“I thought it was premature” for the unions to back Falk, said Joyce Gonis Schmitz, a retired school social worker who attended Barrett’s event in Waukesha. “That’s reacting like an ADHD kid without meds. Let’s be strategic here, let’s see who can beat Walker.”
Falk’s union supporters argue that the primary is good for the party in more ways than one. Not only is she “the stronger candidate and the better candidate,” said Rich Abelson, executive director of Wisconsin’s AFSCME District Council 48, but a divided primary means Walker couldn’t focus all his attacks on one person.
But Democrats in the state aren’t so sure. “The unions could go out in a blaze of glory and take Barrett down two or three points that we need in the general election,” said a top official of the recall movement who has not taken sides in the primary and would speak only on the condition of anonymity.
If the Democrats can’t quite unite, their opposition is both united and well-funded.
“They set up this World Series event,” said Republican National Committee Chairman Reince Priebus at an Arizona event last week, “and they didn’t get the people that they wanted to run against Scott Walker. And so what they have are a couple people that have perfected the art of running for statewide elections and losing.”
In addition to Walker, his lieutenant governor and four Republican state senators face recall elections on June 5. (Democrats are more bullish on taking back the state Senate, where they need only one victory.)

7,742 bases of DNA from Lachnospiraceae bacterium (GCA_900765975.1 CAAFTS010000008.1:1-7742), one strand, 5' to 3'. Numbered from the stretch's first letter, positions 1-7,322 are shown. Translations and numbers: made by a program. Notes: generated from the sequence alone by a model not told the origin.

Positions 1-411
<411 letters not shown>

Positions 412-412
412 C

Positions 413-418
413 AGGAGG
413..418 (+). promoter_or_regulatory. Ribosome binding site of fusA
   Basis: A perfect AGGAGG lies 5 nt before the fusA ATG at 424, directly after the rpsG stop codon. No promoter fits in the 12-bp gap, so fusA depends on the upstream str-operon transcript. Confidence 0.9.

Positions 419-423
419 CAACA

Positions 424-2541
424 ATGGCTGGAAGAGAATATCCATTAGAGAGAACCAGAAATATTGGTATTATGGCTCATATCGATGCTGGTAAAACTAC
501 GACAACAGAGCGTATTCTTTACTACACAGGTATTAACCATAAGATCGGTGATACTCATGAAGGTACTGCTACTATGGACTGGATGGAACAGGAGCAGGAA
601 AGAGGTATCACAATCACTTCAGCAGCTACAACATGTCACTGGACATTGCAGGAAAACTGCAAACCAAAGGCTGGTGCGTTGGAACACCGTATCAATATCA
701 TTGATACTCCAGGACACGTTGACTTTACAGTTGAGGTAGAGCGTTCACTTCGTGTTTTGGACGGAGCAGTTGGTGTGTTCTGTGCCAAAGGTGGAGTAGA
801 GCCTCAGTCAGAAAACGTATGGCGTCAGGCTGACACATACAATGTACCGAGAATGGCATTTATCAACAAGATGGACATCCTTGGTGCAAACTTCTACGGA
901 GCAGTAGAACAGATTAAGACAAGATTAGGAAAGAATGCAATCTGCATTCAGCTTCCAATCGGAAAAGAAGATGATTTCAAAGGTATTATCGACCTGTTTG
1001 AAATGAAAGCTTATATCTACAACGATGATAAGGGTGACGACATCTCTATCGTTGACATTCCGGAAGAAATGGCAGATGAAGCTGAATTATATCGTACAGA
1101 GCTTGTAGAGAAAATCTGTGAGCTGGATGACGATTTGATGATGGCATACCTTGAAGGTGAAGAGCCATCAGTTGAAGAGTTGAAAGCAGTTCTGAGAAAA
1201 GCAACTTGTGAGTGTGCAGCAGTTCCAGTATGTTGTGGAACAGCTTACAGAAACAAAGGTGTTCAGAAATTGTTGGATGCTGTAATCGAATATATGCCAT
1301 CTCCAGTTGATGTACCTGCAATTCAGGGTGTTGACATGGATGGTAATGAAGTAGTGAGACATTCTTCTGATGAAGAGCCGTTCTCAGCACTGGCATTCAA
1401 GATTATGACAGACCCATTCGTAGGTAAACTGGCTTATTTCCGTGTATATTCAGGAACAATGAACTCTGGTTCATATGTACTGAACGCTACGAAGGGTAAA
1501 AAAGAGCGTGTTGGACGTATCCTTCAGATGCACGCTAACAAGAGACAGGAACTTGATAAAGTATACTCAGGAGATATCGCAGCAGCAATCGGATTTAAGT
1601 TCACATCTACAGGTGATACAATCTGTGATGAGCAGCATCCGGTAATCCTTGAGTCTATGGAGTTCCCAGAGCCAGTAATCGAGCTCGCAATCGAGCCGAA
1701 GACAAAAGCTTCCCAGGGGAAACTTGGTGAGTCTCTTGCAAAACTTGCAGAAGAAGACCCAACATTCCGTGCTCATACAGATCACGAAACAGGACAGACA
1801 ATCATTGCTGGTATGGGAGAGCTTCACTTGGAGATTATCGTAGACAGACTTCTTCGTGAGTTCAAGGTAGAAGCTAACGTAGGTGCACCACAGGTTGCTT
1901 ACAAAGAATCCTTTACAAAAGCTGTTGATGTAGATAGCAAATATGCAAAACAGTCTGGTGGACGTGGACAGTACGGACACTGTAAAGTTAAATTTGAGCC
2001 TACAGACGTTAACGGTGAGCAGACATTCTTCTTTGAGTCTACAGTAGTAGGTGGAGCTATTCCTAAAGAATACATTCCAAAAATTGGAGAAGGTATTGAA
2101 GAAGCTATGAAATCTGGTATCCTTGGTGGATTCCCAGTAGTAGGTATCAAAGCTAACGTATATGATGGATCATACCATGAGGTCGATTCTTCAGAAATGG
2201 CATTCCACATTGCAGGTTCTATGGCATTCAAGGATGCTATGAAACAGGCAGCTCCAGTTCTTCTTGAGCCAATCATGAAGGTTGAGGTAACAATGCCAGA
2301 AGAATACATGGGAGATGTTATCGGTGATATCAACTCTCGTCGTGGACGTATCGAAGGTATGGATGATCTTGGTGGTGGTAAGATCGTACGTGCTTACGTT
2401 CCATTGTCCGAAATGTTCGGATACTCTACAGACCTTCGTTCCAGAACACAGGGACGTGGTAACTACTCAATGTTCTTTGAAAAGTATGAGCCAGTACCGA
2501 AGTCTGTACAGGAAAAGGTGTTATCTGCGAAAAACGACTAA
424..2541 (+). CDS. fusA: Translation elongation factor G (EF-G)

Money to support them has poured in from conservatives all over the country who see Walker as a hero standing up to big labor. When the last fundraising reports were filed in January, Walker had raised more than $12 million. Falk had raised less than $17,000. Barrett wasn’t in the race yet. Since January, Barrett has raised $750,000 and Falk $1 million. Walker has yet to release his latest haul.
“Scott Walker will have more money than God,” said Wisconsin Democratic Party spokesman Graeme Zielinski.
Which is not to say that Democrats are without resources.
The Democratic Governors Association has sent $500,000 to Greater Wisconsin, an outside group that just launched its first ad, attacking Walker’s jobs record.
Unions spent $12 million on the state Senate recalls last year and plan to spend at least that much this time around. But Wisconsin For Falk, a union-backed political action committee, has already spent $4 million to boost their candidate — money that could have been used against Walker.
Recent news gave Democrats some ammunition. Wisconsin lost 4,500 jobs in March, mostly in the private sector, leaving Walker with little progress on his campaign promise to create 250,000 jobs. He repealed the state’s Equal Pay Enforcement Act, added new abortion restrictions and mandated sex-education that stresses abstinence over contraception — all measures that play into Democrats’ national mantra of a Republican “war on women.”
For all of the money and effort put into the recall effort, only 3 or 4 percent of voters are undecided about Walker and his policies. Republicans are as certain of Walker’s courage and good sense as Democrats are of his perfidy.
As the primary campaign continues, polls show that independent voters are shifting to Walker. His approval ratings are higher than they were a year ago, although he’s still below 50 percent.
“We’ve been waiting all this time, and now we get our day of reckoning,” said Mahlon Mitchell, the president of the Professional Firefighters of Wisconsin. He’s challenging Lt. Gov. Rebecca Kleefisch (R). “If we win, its a huge win. It’s huge.”
And if they lose?
“There’s no way to spin that.”